I have referred to this incident in this anniversary address, not because I attach any personal importance to it, but simply because it was regarded, at the time, and is still regarded, as a great honor that a member of our race should have had such a courtesy extended to him, and because this man so honored happened to be the pastor of this church at the time. It was not, of course, because he was the pastor of this church that he was invited, though it occupied a conspicuous place in the community, but it was because of his prominence as a national character. He was a man that stood side by side with Frederick Douglass, in the popular estimation, and was almost as widely known.

Give attendance to reading the Scriptures: J.W. Alexander & Thomas Murphy

Wise words to pastors especially to improve their preaching, but also to all Christians, from James W. Alexander (Thoughts on Preaching) and repeated by Thomas Murphy as well (“Incessant Study of the Bible,” Pastoral Theology):

§ 43. Study of the Scripture.— Constant perusal and re-perusal of Scripture is the great preparation for preaching. You get good even when you know it not. This is one of the most observable differences between old and young theologians. "Give attendance to reading."

And a further thought on this matter:

The liveliest preachers are those who are most familiar with the Bible, without note or comment ; and we frequently find them among men who have had no education better than that of the common school. It was this which gave such animation to the vivid books and discourses of the Puritans. As there is no poetry so rich and bold as that of the Bible, so he who daily makes this his study, will even on human principles be awakened, and acquire a striking manner of conveying his thoughts. The sacred books are full of fact, example, and illustration, which with copiousness and variety will cluster around the truths which the man of God derives from the same source. One preacher gives us naked heads of theology; they are true, Scriptural, and important, but they are uninteresting, especially when reiterated for the thousandth time in the same naked manner. Another gives us the same truths, but each of them brings in its train a retinue of Scriptural example, history, a figure by way of illustration; and a variety hence arises which is perpetually becoming richer as the preacher goes more deeply into the mine of Scripture. There are some great preachers who, like Whitefield, do not appear to bestow great labour on the preparation of particular discourses; but it may be observed, that these are always persons whose life is a study of the Word. Each sermon is an outflowing from a fountain which is constantly full. The Bible is, after all, the one book of the preacher. He who is most familiar with it, will become most like it; and this in respect to every one of its wonderful qualities; and will bring forth from his treasury things new and old.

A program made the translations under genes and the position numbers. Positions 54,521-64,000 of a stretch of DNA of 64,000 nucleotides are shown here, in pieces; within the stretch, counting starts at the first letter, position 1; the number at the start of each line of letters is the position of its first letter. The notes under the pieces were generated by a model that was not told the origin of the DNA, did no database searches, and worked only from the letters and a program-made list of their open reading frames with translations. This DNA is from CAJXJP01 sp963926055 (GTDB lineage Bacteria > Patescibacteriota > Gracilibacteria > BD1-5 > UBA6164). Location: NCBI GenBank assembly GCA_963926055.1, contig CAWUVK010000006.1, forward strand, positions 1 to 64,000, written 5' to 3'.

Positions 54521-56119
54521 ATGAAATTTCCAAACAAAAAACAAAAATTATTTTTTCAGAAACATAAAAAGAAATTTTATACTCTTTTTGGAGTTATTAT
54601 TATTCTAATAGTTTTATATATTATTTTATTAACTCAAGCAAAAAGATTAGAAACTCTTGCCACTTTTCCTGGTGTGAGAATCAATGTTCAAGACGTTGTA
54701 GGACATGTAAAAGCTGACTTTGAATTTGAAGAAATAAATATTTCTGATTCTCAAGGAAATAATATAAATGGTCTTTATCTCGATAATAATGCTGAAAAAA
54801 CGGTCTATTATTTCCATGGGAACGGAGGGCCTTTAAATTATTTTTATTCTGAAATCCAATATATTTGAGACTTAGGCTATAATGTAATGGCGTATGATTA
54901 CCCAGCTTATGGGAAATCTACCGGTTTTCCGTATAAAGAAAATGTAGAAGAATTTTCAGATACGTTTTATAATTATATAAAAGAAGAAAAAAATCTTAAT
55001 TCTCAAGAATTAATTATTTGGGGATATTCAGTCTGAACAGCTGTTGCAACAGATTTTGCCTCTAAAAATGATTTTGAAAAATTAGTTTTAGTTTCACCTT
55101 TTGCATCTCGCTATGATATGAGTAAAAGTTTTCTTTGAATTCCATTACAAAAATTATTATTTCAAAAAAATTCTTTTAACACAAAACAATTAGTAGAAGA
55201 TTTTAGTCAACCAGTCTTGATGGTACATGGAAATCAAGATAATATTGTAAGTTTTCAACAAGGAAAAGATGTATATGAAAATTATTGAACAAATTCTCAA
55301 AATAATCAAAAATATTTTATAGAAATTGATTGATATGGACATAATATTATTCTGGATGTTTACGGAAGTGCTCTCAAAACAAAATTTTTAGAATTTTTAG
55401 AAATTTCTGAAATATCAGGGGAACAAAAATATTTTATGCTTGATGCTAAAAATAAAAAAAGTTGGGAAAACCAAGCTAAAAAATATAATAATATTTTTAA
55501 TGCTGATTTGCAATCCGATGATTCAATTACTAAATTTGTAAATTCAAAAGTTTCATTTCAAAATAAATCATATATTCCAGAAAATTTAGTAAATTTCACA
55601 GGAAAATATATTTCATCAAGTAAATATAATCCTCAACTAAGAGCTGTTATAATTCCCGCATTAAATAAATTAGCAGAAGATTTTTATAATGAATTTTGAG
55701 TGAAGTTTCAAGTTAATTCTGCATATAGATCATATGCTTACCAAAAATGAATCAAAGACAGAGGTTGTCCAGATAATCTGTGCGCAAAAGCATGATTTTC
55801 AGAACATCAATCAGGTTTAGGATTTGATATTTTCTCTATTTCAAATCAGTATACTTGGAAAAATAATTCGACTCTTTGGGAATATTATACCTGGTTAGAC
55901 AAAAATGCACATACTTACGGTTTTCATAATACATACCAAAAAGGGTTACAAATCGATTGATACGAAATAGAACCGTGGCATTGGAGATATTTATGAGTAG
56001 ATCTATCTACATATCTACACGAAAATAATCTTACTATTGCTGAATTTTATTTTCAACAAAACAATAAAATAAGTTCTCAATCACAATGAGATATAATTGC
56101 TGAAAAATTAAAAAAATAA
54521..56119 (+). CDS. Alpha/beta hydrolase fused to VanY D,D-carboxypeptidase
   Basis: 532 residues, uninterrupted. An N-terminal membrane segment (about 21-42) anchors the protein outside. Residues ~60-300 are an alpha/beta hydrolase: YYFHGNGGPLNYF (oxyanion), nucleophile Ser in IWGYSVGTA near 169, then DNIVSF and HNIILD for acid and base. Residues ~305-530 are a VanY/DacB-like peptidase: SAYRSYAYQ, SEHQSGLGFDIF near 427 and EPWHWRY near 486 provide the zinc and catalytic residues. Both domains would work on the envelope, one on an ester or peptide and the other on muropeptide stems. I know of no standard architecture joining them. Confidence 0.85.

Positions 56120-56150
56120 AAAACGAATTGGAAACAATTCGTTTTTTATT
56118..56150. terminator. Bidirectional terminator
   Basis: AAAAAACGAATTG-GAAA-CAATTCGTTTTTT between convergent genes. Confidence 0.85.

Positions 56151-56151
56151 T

A golden maxim from R.L. Dabney

Counsel from Robert Lewis Dabney on the need for preaching to be both doctrinal and practical:

It is the duty of the preacher so to establish the dogmas of the faith in the understandings of the people, that they shall not remain abstract dogmas, but shall reveal their close bearing upon the life. It was a golden maxim of the Protestant fathers, that “doctrines must be preached practically and duties doctrinally.”

The reasons for doctrinal preaching thus defined, may be all traced to the principle that truth is in order to godliness. Sanctification is by the truth. Man is a reasoning creature, and the word and Spirit of God deal with him in conformity with this rational nature. All those emotions and volitions, which have right moral character, are prompted in man by intelligent motives. To say that one has no reason for his volitions, is to describe them as either criminal or merely animal. In the things of God man only feels as he sees, and because he sees with his mind. A moment’s consideration of these obvious facts will convince you that there cannot be, in the nature of the case, any other instrumentality to be used by creatures for inculcating religion and procuring right feeling and action, than that which begins by informing the understanding. The truth, as seen in the light of evidence, is the only possible object of rational emotions. From this point of view, we easily understand how unreasonable are the notions and demands of those good people who decry didactic preaching. “Such discourses,” they say, “are dry and repulsive. They give us merely theology in its bare bones. They inflate the head with conceit without warming the heart. The aim of Christianity is but to make men feel and act right. Let the preacher then aim directly at the heart, producing right feeling, all will be accomplished.” Now, I might assent to the latter statements, and yet raise the question, How shall the heart be reached, except through the head? How can a rational creature be made to feel intelligently, unless we cause his reason to apprehend that which may be the object of rational feeling? If any affection is produced otherwise, it must be merely animal or else evil. Heat without light is blind, as light without heat is cold. The Sun of Righteousness, like the natural luminary, becomes the fountain of life in his appropriate realm by given heat through light. (Sacred Rhetoric, pp. 52-53)

Hughes Oliphant Old on Log College Press Men